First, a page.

Also littered the floor with change when I realised that Campbell spells exchange differently to me; big problem parsing the write-in answer. Same with 16a, having forgotten that an across ‘on’ is diferent. Other than those, I think I’ll go for 7 & 8d as joint faves.
    Many thanks to Campbell and to Falcon for the blog.

  32. Yes, a rather trocky guzzle, but I ploughed through it and only had to seek Falcon’s help for 16a which completely fixed me. Or even foxed me. I liked the 3d anagram and the grumpy note. Many thanks to Messages Setter & Falcon.
    It’s blowing a gale around Cambridge. Brrrr.

  33. Today’s seemed simpler than usual to find answers. But some answers didn’t really work for me in context of the clue. e.g. 16a, 28a 18d. No real outstanding clues either, though a passing nod to 12a and 27a.

  34. I started well, but it was an uphill struggle after that. A bit of a slog to be honest, and I would never have got 16a as a refuge. Definitely on the tricky side, and think the gentler Mondays are a thing of the past. Thanks to setter and Falcon.

  35. I too thought this harder than usual for a Monday. I did, however, know 12a having bought my wife one on honeymoon; well she ended up paying for it, which is a different story… I always find double definitions like 17 and 18 tricky. Falcon – does the K in 27a not come from the middle (heart) of spea(k)easy? As ever, thanks to compiler and Falcon.

    1. Oops! Good spot! You’re absolutely correct. My brain must have confounded the K that appears at the opposite end of the same row in the grid. I’ll have to amend that hint.

  36. Definitely too hard for a Monday. Gave up in the end with only a third done. Don’t mind a tough puzzle but four in a row isn’t much fun. Also lacking the usual early-week charm, not much in the way of entertainment or light-hearted whimsical cryptic definitions. I hope this isn’t a sign of things to come. Think I need a little time off puzzling 😕

  37. Well I thought it was pretty good. As I’ve said before I don’t mind ’em a tad more chewy, but then I’m something of a masochist in that respect. Thanks Campbell and Falcon.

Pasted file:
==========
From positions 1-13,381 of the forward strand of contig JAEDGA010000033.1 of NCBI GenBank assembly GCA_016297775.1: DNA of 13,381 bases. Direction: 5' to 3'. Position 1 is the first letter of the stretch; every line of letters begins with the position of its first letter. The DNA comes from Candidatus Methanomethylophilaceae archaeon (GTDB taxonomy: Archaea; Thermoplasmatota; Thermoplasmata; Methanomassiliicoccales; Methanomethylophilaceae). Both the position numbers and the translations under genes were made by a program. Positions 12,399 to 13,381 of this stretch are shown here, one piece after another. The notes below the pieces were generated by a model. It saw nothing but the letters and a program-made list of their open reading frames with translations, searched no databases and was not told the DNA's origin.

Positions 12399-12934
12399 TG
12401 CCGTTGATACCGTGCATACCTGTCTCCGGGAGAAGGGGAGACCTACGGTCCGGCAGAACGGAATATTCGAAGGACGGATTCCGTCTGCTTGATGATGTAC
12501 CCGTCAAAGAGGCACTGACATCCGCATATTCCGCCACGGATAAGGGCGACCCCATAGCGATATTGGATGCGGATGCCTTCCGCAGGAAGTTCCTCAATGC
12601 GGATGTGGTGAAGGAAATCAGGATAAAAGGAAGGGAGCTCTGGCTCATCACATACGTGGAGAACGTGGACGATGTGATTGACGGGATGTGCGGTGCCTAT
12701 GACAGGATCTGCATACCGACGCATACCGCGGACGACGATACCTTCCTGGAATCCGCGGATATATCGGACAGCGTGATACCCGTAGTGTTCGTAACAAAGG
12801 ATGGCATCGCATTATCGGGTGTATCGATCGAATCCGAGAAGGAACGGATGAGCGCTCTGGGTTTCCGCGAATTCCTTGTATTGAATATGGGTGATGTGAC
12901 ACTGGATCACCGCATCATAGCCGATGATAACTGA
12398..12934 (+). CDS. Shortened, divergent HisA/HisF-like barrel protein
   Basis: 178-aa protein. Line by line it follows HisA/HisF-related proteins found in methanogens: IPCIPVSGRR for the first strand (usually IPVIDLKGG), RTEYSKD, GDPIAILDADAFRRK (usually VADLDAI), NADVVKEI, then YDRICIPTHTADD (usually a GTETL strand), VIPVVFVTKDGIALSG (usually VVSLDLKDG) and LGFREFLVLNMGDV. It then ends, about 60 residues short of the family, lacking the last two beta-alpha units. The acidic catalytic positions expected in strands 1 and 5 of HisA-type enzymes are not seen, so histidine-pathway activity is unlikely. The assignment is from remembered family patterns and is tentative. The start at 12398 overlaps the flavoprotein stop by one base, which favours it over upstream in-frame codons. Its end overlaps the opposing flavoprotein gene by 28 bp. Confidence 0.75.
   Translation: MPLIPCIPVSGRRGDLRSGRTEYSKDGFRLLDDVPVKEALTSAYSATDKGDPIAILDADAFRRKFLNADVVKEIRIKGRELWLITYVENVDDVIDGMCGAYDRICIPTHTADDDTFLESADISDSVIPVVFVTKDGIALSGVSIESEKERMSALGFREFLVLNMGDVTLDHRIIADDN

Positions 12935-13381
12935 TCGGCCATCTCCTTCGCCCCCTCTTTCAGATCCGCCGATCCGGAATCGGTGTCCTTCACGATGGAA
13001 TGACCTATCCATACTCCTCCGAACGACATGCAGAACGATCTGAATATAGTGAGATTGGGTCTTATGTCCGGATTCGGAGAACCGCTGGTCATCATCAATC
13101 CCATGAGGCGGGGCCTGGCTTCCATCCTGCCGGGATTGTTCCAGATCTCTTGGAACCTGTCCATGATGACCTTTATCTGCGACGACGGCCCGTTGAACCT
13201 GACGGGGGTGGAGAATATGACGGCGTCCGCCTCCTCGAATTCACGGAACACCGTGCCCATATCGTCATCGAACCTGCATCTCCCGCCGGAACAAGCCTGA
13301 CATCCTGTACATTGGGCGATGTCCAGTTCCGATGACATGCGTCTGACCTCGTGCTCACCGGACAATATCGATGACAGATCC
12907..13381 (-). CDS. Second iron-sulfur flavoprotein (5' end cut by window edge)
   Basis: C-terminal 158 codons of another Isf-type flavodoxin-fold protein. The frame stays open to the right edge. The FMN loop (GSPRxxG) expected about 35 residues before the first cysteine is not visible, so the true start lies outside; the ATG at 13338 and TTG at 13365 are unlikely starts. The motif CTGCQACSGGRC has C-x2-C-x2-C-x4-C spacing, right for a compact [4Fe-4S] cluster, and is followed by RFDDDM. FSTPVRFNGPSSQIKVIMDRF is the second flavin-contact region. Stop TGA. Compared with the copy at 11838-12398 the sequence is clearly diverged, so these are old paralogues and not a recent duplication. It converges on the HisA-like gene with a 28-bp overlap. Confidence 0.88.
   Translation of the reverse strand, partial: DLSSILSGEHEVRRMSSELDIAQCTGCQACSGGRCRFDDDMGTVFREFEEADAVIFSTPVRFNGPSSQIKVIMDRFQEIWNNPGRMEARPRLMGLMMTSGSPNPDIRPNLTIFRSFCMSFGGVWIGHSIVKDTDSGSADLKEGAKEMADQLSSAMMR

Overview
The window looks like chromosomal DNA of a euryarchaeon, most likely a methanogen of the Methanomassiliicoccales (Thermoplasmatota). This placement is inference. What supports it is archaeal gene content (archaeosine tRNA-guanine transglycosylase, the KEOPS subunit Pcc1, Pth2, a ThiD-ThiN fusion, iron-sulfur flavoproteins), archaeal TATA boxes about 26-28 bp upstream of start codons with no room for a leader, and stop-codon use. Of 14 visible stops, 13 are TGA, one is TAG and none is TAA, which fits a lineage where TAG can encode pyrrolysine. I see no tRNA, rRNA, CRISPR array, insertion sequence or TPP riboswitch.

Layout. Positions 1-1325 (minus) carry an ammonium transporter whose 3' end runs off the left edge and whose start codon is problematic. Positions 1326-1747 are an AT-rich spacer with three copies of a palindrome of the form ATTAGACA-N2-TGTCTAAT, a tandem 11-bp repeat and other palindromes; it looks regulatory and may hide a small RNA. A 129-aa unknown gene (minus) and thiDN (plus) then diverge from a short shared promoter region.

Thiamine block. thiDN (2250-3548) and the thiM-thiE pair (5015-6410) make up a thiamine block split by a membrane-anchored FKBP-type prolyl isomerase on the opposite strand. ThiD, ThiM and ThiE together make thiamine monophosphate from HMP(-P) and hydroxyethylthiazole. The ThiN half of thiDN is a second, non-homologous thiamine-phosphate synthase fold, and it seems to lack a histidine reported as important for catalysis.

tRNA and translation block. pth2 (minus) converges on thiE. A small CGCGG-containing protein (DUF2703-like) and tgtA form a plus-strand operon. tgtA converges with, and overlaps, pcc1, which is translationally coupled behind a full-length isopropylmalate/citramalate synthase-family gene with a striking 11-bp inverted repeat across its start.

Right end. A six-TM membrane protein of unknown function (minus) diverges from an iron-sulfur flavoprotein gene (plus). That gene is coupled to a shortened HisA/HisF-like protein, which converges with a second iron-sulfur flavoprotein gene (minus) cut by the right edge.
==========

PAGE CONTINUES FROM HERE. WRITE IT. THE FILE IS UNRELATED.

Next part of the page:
38. Good puzzle. Apart from spelling 1d wrong and needing help with 2d (not knowing much about billiards) all went in fairly easily and I anticipated 2 stars. I must be improving!

  39. I didn’t think the county used on 24d was actually a county but part of Hampshire? Very confusing and a tough start to the week. I went to bed with less than half the clues solved but a burst of brainpower after the 3.30am gentleman’s potty stop filled the grid…
    Thanks to Falcon for the help with parsing my bung ins

    1. You are correct about the IoW. Something I didn’t know until I visited for the first time. My solving experience was similar to yours. I was left with 12a and 7d. Woke up for a pit stop and they jumped out at me. Main discovery is that I have apparently been spelling 1d wrongly all my life since I used to swop/swap the cards out of packets of tea.

        1. I was wrong. I thought it was Hampshire. However clue still wrong as it is no longer a County but a unitary authority.

  40. Miffed again.
    That is twice in 10 days.
    Stupid of me not to
    Get 12a.
    Ah well, onwards and upwards
    Thanks Campbell and Falcon.

  41. I enjoyed this Monday puzzle a good deal.
    I have ticks beside several clues: 11a, 12a (its a very pretty colour), 14a, 27a and 28a. Re 28a, my old childhood friend lives in Australia and often uses this word!
    I usually find Campbell rather difficult but this didn’t give me any real problems, save 2d. Many thanks Falcon for this answer and for the lovely clear review. Do like the pics, especially the robot!
    Many thanks to Campbell for the **** entertainment.

  42. Re the IOW thing. I lived there a long time ago and back then it was Hampshire though not to the locals, in fact I am not even sure they saw themselves as English. I had my first baby there, on the Saturday of Cowes Week, it was tricky trying to get a taxi to go to hospital, I turned down the offer of riding pillion on a Suzuki and ended up getting a lift from a neighbour. The maternity ward was on the top floor and opposite was a high security prison. The prisoners had gone on strike and were on the prison roof.We used to wave to them. We being the new mums. Used to joke about just who was in prison, them or us.

Join the Conversation, Leave a Comment

Your email address will not be published. Required fields are marked *

The maximum upload file size: 2 MB. You can upload: image, audio, video, document, spreadsheet, interactive, text, archive, code, other. Links to YouTube, Facebook, Twitter and other services inserted in the comment text will be automatically embedded. Drop file here

This site uses Akismet to reduce spam. Learn how your comment data is processed.